The 1 Weird Old Tip Scam

Nothing irritates me more than a certain ad on webpages. You know the one – a belly that inflates and deflates. “Cut down a bit of your belly everyday by following this 1 weird old tip.”

I have ignored the ad until today. Today I wanted to find out just how weird this tip could be. Would it be as simple as My Strawberry Diet (which was not really so much a diet as a matter of eating a bunch of strawberries and working hard all week.)

So I clicked the picture. This led me into the world of those who would like me to believe that the answer to the obesity epidemic is the African Mango Diet. If you had clicked the ad, you would likely have been led to a different weird old tip because the same ad is linked to any number of other small diet-product sellers. (If you are interested in how these diet scams work and what the Federal Trade Commission is doing about it, there are a few stories on the internet.)

But let’s get back to the African Mango Diet. It is a pill made from the African Mango seed. It is sold by any number of online companies who want you to believe there is a miracle pill that will make you skinny. Call me a skeptic, but I don’t believe there is a diet pill out there that has no serious side effects, and causes people to safely lose 22 pounds in a month.

There might be, however, online companies who want your credit card number so they can keep charging you month after month for products that don’t help your battle with the bulge, but do a good job of making your bank balance smaller.

There is no such thing as a weird human being, It’s just that some people require more understanding than others.
– Tom Robbins –

24 thoughts on “The 1 Weird Old Tip Scam

  1. I am skeptical of any advertiser that doesn’t know when to use “one” instead of “1”, and doesn’t know that “everyday” is an adjective.


    • My friend, Norton Safe Web, warns me if a site is dangerous and stops the site from loading. If I didn’t have this layer of protection, I would not click the link, even though it seems to have been approved by Facebook… or does Facebook approve every advertiser!?


  2. Hi,
    I have never been game enough to click onto the ad, I was always curious on what sort of scam they were running now I know, good on you for finding out. No wonder this ad is everywhere obviously not enough people have fallen for the scam, that does bring a smile to my face. 😀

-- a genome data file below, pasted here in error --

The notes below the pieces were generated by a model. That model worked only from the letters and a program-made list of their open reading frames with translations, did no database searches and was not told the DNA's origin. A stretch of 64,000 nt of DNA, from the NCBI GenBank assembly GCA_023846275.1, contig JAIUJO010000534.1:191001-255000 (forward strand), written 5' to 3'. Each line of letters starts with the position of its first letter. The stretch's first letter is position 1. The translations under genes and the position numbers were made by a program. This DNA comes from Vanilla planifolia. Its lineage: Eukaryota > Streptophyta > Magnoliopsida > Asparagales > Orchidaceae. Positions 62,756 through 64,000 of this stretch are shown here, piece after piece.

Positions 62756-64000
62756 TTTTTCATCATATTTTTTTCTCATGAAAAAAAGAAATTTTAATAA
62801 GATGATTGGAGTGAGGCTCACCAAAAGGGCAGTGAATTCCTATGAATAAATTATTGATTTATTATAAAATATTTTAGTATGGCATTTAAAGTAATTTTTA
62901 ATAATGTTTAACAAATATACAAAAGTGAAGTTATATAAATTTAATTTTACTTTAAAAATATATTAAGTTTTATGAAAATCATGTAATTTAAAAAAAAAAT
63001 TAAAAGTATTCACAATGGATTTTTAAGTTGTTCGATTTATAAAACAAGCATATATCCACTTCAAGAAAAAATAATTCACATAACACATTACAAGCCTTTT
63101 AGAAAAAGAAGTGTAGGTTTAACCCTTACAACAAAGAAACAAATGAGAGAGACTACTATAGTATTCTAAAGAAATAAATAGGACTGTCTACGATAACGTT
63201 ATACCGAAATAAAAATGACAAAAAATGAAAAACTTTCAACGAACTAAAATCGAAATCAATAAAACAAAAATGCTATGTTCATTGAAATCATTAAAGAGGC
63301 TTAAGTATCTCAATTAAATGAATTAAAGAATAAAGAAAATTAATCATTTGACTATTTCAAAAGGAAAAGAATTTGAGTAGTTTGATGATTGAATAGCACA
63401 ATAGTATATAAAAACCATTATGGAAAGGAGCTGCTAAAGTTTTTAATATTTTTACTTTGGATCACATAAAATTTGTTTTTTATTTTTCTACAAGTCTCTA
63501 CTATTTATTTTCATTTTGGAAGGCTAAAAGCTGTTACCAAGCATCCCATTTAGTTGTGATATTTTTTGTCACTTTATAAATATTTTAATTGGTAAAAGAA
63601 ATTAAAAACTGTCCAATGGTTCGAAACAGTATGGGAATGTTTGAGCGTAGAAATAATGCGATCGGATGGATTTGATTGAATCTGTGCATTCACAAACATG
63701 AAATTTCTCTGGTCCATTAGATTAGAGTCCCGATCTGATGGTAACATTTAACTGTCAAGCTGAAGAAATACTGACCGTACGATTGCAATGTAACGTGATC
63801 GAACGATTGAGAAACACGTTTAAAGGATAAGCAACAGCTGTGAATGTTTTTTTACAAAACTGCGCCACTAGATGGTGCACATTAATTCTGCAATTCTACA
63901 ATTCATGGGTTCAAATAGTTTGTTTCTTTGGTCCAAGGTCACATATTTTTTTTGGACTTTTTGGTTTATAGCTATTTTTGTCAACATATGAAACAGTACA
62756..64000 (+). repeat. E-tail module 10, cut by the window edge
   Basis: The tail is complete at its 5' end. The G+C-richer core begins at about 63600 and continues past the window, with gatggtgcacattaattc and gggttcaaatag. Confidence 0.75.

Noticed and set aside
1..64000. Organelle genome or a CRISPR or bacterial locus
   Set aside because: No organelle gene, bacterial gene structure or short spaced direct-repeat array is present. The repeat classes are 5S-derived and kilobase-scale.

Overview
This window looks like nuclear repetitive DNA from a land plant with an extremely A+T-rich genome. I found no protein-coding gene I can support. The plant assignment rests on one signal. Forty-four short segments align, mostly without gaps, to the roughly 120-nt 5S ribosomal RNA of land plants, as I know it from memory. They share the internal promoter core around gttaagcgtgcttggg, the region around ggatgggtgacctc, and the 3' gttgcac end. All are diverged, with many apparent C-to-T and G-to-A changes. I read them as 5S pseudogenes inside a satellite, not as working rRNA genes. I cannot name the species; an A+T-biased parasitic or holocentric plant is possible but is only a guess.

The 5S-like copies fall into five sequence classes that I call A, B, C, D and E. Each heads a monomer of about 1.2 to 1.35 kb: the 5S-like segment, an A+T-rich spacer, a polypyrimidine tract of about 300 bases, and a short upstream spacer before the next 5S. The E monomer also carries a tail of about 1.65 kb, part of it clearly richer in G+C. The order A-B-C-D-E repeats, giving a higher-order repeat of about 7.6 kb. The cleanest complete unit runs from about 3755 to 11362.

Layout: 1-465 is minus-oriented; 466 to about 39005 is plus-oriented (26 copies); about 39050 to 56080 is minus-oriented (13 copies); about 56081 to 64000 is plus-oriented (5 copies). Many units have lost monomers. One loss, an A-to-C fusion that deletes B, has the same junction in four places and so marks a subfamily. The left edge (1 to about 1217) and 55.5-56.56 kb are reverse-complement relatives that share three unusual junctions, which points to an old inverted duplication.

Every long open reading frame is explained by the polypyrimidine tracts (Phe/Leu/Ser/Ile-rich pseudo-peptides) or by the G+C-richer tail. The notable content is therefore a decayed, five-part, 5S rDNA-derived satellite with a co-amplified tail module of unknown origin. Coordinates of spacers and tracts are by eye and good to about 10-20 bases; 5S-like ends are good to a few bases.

3. I like you so much! You’re my hero for clicking. That advertising is soooooo intriguing and kind of gross, but it’s so tempting that my brain has a little argument each time I see it. Don’t click that. You know it’s a bunch of horse nonsense. Yes, but what stooooopid thing are they going to tell me? I enjoy making fun of stooooopid things.

    So….Margie, my hero, clicked and entered the world of Mango-Spango-Fat-Gone-O. Now watch, because you’ve talked about it…it will begin to appear on your site. SNORT. When are they going to have a chocolate and champagne diet?

    By the way…your site is gorgeous.


    • I would be absolutely horrified if that ad appeared on my blog. I wonder how WordPress monitors the ads that appear on WordPress sites?!
      A chocolate and champagne diet – I’ll have to Google that idea and see if anyone else has thought of it. It’s a corker!
      Glad you like my site remodel. It is a work in progress.


  4. Thank you for taking the risks and clicking the links! I have looked at a few of those kinds of advertisements before too, just to see what they really were. What’s “weird” are the sites you typically end up on.


    • The testimonials on these sites are really something. One lady claimed she lost 22 pounds in a month by taking one pill a day and not changing her diet or exercise. A realistic loss would be 8 pounds if she ate less and exercised more. You know the saying, “If it sounds too good to be true, then it is a lie, but someone will fall for it anyhow.”


  5. Whaaa??? Are you saying this pill doesn’t work? That I would actually have to EAT LESS to lose weight? Damn! I wonder if I can get my money back.

    At least I KNOW I didn’t waste my money with the online courses. Those flashing ads all tell me that President Obama wants me to go back to school.


  6. As long as people believe in magic pills, those ads will keep popping up. I think our pharmaceutical companies help promote the idea, and we buy into it. My daughter is a nurse, and sees patients all the time who have diseases like diabetes. Instead of changing how they eat and exercise, they take medicine and figure that is enough.
    If they only understood there is no magic pill (other than, chocolate, of course).


    • We have a nurse in the family too, and her biggest frustration is dealing with patients who are looking for the quick fix after a lifetime of abusing their health.


  7. Excellent, excellent, and more excellent! Just reading that someone else hates that ad and is sick of seeing it, did me a world of good. I also appreciate hearing the back story on that particular scam. Know thy enemy, etc.

    Well, I feel so good, I think I’ll go eat a plate of cookies, and have a big tall glass of Mango Juice on the side to, you know, neutralize the calories… : P


  8. i need to lose weight and I am so desperate i am prepared to do anything except diet and exercise, do you have other idea’s? I like the idea of neutralizing cookie calories, if you said you had a pill that did that I would believe you and send $20 a month for years.


  9. Thank you for clicking – this ad drives me crazy. I’m so tempted but have never clicked on it and I’m so glad I found this morning that you followed me. You’re now my hero 😀


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